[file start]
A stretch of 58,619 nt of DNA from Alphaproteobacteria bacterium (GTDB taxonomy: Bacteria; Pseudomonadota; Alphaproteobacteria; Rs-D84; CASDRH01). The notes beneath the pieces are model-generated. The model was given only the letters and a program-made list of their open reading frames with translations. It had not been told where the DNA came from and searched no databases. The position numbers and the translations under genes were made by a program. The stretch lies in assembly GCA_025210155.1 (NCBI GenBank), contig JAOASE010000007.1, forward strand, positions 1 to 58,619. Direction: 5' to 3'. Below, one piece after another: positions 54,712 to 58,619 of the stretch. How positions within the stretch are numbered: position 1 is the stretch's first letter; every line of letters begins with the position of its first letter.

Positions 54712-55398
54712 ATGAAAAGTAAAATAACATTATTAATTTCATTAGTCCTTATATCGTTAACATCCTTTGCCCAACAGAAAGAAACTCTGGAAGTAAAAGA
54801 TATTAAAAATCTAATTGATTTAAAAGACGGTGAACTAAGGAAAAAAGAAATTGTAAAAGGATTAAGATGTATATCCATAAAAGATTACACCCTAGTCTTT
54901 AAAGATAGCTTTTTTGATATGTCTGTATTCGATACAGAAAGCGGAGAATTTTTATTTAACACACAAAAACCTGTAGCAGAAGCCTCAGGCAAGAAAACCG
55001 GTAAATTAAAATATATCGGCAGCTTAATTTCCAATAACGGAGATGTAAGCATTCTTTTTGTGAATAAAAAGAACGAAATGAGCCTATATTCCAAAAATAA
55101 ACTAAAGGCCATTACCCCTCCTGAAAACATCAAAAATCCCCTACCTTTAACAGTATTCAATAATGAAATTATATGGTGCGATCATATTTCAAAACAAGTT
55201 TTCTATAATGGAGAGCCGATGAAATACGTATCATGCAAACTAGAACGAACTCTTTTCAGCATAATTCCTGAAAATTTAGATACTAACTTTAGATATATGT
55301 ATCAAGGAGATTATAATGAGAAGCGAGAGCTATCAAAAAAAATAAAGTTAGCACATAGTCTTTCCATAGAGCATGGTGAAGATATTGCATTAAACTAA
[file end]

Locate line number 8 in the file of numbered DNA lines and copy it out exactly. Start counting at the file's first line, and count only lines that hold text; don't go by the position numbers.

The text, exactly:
55201 TTCTATAATGGAGAGCCGATGAAATACGTATCATGCAAACTAGAACGAACTCTTTTCAGCATAATTCCTGAAAATTTAGATACTAACTTTAGATATATGT